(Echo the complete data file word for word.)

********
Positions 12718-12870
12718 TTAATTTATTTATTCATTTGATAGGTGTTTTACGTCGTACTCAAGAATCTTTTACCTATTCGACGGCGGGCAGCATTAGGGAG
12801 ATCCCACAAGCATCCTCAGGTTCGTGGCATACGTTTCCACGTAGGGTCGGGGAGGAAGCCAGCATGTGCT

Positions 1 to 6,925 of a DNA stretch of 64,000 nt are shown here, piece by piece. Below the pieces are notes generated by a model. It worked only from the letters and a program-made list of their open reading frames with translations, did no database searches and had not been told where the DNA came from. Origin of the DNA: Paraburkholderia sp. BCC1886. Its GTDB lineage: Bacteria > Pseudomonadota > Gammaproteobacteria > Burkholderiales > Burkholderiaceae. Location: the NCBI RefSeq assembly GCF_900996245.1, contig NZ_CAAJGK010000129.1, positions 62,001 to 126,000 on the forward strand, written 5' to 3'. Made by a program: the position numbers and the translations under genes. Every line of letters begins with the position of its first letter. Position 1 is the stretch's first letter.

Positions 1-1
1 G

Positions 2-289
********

Positions 12718-12870
12718 TTAATTTATTTATTCATTTGATAGGTGTTTTACGTCGTACTCAAGAATCTTTTACCTATTCGACGGCGGGCAGCATTAGGGAG
12801 ATCCCACAAGCATCCTCAGGTTCGTGGCATACGTTTCCACGTAGGGTCGGGGAGGAAGCCAGCATGTGCT

Positions 1 to 6,925 of a DNA stretch of 64,000 nt are shown here, piece by piece. Below the pieces are notes generated by a model. It worked only from the letters and a program-made list of their open reading frames with translations, did no database searches and had not been told where the DNA came from. Origin of the DNA: Paraburkholderia sp. BCC1886. Its GTDB lineage: Bacteria > Pseudomonadota > Gammaproteobacteria > Burkholderiales > Burkholderiaceae. Location: the NCBI RefSeq assembly GCF_900996245.1, contig NZ_CAAJGK010000129.1, positions 62,001 to 126,000 on the forward strand, written 5' to 3'. Made by a program: the position numbers and the translations under genes. Every line of letters begins with the position of its first letter. Position 1 is the stretch's first letter.

Positions 1-1
1 G

Positions 2-289